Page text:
These Hong Kong desserts can cheer you up while socially distancing

Chad de Guzman
3 min readJul 16, 2020
The iconic pasteis de nata from Lord Stow’s Bakery in Coloane. The Mandarin Oriental in Hong Kong sells these Macanese egg tarts.

Social distancing due to the coronavirus has driven a lot of Hong Kongers up the wall.

Yet the perfect answer to when you’re stressed is just to read the word “stressed” backward: desserts.

Hong Kong is home to a lot of after-meal delights that would satisfy your sweet cravings — some of which you can whip up under your own roof. But most people can’t be bothered to prepare Instagram-worthy dalgona coffees or to bake tea-time cakes.

So here are some desserts that comply with social distancing: they can be easily found in local stores nearby or delivered straight to your doorstep.

Hong Kong egg tart (dan tat, 蛋撻)

Everyone who passes by a bakeshop selling this classic knows the smell of warm pastry and caramelized custard. The egg tart — found in Hong Kong, Macau, and other parts of southern China — is the East’s response to British custard tarts. Reports said the British first introduced this in the 1920s and has been part of Hong Kong cuisine ever since.

There are three distinct varieties to this custardy favorite. Most local bakeries and cha chaan tengs will have the shortcrust egg tart, which has a pie-like base with little to no caramelization. The puff-pastry egg tart differs in the custard shell, which is flakier and a bit nuttier.

But the tart that takes the cake is none other than the Portuguese egg tart, hailing originally from Macau after a British guy attempted to recreate Portugal’s pasteis de nata. This guy’s wife sold the recipe to KFC in Hong Kong, making the famed pastry ready to grab as a quick snack in the city’s branches.

Bubble tea

Food isn’t the only thing available on delivery apps.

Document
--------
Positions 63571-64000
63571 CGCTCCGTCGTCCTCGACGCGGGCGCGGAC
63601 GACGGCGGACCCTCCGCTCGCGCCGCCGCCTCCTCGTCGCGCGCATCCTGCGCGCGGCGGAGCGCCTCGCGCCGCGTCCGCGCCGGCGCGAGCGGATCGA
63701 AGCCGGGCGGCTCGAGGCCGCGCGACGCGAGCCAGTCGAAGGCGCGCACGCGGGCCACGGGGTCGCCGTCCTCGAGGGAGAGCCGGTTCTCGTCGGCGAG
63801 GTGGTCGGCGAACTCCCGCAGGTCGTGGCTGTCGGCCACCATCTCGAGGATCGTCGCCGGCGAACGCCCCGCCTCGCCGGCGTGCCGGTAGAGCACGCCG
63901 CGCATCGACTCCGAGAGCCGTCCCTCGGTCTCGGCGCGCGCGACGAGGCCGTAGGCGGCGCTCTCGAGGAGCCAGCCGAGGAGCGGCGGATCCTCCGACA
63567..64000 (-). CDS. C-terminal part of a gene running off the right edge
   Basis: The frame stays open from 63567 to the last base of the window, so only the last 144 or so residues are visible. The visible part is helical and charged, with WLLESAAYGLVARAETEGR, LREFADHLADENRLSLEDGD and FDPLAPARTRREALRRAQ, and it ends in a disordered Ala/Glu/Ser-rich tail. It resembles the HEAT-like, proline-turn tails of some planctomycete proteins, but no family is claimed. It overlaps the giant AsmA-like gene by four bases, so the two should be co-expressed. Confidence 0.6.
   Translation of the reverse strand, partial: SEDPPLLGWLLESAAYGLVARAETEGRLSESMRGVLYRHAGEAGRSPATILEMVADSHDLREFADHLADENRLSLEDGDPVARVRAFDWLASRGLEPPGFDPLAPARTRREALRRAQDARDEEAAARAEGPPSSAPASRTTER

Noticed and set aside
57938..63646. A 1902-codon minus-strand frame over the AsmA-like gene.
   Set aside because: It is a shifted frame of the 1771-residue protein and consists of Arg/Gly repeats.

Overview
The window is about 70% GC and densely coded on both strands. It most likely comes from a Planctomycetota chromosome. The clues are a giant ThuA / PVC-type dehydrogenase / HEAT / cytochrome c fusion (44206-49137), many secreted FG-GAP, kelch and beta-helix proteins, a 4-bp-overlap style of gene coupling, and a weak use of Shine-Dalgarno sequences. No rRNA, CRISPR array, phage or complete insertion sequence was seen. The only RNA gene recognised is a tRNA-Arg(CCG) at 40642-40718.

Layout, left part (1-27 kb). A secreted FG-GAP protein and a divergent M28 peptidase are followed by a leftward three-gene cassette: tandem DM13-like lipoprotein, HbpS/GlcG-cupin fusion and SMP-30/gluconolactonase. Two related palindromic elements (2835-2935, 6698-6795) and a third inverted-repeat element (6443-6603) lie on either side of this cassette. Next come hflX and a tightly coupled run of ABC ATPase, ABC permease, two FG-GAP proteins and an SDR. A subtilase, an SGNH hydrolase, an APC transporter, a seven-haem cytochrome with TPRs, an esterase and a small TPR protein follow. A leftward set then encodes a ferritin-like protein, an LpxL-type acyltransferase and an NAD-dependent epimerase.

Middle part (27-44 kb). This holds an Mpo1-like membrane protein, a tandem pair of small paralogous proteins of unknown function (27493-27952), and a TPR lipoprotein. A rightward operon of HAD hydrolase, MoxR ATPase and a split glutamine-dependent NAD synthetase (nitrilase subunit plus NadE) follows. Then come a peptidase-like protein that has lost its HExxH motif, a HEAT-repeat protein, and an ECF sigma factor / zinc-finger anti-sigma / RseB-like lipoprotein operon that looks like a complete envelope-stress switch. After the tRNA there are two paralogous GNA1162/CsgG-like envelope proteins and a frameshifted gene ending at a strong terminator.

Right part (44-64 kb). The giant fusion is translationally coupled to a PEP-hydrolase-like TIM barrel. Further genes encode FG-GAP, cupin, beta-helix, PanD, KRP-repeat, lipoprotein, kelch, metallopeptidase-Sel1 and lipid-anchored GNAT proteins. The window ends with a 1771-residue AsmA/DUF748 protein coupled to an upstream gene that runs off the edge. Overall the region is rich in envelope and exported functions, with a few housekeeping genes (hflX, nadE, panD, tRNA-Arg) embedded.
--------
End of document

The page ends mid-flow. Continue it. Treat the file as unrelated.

Tea — not your run-off-the-mill Chinese fast food kind, but the cold summer drink of Taiwanese origins — can come knocking at your door when you buy it online. Save yourself from the hassle of lining up and waiting for your order, and just enjoy feeling refreshed with a sip of bubble tea paired with chewy tapioca pearls.

If you’re feeling adventurous, you can even try some cheese milk tea from HeyTea. Your drink is capped off with froth made from an interesting yet tasty combination of condensed milk and cream cheese. You can also try the streaky brown-sugar drink from Tiger Sugar — their sweet bubble milk tea drink will stay with you if you have it after a nice, hearty meal.

The mango pomelo sago dessert. (Screengrab from theMEATMEN channel on YouTube).

Mango Pomelo Sago (楊枝甘露)

A summer dessert list is not complete without mangoes.

Hong Kong may be renowned for its mom-and-pop shops serving the classic red bean soup dessert, but those can be too hot for a humid day. Luckily, those same shops also serve this cold refreshing summer concoction, which is made with mango, pomelo, sago, milk, coconut milk, and evaporated milk.

The soup-like pudding was reportedly invented in 1984 at Lei Garden’s Singapore branch before finding its way to Hong Kong shores. You can check out Hui Lau Shan’s many branches in Kowloon to have your fill of mango pomelo sago.

But we’re sure many of your local shops will also serve this refreshing summer treat.



Chad de Guzman

I’m a multimedia journalist leading conversations on Southeast Asia, culture, and identity formation. I’m a nerd easily excited by new storytelling methods.